Future Tech reports that IMDb has altered its rating system following a review-bombing of The Little Mermaid.
In recent years, online review-bombing has become a growing concern for many websites that rely on user-generated content. One of the latest victims of this phenomenon is the popular movie database IMDb, which has been forced to alter its rating system following a review-bombing of the live-action adaptation of The Little Mermaid.
For those unfamiliar with the term, review-bombing refers to the practice of leaving a large number of negative reviews for a product or service in order to artificially lower its rating. This can be done for a variety of reasons, such as political or ideological disagreements, personal vendettas, or simply for the sake of trolling.
In the case of The Little Mermaid, the review-bombing appears to have been motivated by a backlash against the casting of Halle Bailey, a black actress, in the lead role. Some fans of the original animated movie, which featured a white protagonist, took to IMDb to express their displeasure with the casting decision, leaving hundreds of one-star reviews and dragging down the film’s overall rating.
This is not the first time that IMDb has been targeted by review-bombers. In the past, the site has been hit by coordinated attacks against movies like Star Wars: The Last Jedi and Captain Marvel, both of which were criticized by some fans for their perceived political correctness.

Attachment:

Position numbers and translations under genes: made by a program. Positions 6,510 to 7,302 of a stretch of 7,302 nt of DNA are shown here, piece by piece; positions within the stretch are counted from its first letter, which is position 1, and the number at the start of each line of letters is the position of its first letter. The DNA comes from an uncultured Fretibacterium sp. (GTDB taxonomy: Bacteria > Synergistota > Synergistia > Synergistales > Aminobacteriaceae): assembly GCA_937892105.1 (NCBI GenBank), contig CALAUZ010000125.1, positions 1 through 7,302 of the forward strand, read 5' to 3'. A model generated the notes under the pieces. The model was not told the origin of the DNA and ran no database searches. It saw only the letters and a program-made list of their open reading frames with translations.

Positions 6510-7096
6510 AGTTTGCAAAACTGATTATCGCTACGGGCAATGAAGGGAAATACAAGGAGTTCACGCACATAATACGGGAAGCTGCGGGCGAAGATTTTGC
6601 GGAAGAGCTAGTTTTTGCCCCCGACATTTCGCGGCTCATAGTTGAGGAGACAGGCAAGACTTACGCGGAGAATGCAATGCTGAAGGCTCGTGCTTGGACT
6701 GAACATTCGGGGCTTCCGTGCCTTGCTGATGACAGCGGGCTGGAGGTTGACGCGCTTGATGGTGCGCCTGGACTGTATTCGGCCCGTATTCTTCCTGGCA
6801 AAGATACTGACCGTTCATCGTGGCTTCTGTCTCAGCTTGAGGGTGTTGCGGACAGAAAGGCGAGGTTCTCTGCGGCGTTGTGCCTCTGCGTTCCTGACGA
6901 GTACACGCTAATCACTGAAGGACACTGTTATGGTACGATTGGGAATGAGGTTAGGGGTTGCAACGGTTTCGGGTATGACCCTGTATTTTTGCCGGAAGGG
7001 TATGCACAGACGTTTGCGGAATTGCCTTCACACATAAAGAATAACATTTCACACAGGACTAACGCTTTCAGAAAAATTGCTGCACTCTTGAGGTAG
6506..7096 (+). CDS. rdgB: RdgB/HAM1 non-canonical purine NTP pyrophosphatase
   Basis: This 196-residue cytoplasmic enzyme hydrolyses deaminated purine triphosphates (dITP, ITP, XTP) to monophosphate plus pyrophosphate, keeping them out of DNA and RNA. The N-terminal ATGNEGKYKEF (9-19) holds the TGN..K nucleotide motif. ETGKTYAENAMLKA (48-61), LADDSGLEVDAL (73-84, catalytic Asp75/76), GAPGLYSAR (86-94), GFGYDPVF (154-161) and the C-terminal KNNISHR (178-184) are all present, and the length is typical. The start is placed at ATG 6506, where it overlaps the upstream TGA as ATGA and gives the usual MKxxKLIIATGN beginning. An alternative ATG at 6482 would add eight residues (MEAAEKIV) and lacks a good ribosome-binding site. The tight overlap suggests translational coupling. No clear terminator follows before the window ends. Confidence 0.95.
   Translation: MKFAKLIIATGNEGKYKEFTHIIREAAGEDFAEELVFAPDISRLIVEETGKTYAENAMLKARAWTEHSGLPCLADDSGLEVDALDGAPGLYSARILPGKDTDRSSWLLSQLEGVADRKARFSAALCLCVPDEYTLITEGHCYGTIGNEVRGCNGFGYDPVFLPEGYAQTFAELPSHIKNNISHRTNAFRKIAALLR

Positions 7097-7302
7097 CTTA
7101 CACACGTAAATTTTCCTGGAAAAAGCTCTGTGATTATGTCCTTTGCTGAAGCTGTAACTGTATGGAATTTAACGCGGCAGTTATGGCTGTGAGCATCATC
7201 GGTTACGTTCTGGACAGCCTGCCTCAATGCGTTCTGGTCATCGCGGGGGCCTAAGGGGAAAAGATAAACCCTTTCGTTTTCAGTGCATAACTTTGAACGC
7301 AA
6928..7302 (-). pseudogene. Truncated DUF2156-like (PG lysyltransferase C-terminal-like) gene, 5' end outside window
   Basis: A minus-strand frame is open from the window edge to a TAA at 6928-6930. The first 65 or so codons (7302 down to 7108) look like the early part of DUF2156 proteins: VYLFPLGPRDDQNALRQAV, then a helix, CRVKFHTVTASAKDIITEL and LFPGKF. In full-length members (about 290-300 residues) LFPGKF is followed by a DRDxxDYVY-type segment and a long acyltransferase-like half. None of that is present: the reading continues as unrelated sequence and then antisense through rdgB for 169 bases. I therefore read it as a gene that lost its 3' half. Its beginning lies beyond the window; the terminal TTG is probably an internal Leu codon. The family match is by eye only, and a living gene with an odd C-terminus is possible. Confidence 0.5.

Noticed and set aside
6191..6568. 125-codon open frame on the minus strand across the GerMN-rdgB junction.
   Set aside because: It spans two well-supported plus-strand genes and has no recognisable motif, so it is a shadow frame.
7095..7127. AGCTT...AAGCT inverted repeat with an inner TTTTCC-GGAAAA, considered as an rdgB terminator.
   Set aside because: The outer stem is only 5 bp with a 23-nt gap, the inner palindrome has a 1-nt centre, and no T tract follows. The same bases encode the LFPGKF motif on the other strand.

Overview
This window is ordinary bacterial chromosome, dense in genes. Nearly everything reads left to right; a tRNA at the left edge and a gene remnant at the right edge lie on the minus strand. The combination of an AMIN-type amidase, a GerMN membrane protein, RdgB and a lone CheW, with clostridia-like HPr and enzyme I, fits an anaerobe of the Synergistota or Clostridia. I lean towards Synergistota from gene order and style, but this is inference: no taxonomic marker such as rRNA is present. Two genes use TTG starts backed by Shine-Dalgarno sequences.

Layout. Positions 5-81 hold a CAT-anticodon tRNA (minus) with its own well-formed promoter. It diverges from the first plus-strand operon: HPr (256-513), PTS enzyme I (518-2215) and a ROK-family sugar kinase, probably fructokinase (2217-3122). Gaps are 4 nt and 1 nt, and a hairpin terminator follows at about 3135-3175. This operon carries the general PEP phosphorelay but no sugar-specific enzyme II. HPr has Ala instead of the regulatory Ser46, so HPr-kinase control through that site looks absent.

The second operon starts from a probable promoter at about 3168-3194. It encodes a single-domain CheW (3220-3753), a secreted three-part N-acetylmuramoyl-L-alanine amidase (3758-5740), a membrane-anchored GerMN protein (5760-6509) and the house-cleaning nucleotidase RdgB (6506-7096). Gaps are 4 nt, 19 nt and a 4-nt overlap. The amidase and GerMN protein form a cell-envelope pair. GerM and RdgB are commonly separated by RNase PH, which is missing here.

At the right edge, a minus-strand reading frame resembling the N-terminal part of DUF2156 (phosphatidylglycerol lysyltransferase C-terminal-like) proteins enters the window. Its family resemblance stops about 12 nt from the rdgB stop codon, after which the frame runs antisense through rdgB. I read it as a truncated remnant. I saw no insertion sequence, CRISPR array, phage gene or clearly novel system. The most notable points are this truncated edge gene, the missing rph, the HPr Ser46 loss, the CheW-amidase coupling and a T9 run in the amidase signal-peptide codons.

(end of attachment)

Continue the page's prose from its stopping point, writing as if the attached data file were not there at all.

In response to the latest incident, IMDb has announced that it will be changing its rating system to prevent review-bombing from having such a significant impact on a movie’s score. The new system will take into account the number of votes a movie receives, as well as the demographic breakdown of those voters, in order to give a more accurate representation of its popularity.
This move has been welcomed by many in the film industry, who have long been frustrated by the influence of review-bombing on the perception of their work. Some have even called for other websites, such as Rotten Tomatoes and Metacritic, to follow IMDb’s lead and implement similar changes to their rating systems.
However, others have expressed concern that the new system could be open to abuse, with some users potentially gaming the system by creating fake accounts or manipulating the demographics of their votes. There are also fears that the new system could lead to a lack of transparency, with users unsure of how their votes are being counted and weighted.
Despite these concerns, it seems clear that something needed to be done to address the issue of review-bombing. With the rise of social media and online activism, it is likely that we will continue to see more instances of this kind of behavior in the future. By taking steps to prevent review-bombing from having such a significant impact on a movie’s rating, IMDb is setting an important precedent for other websites to follow.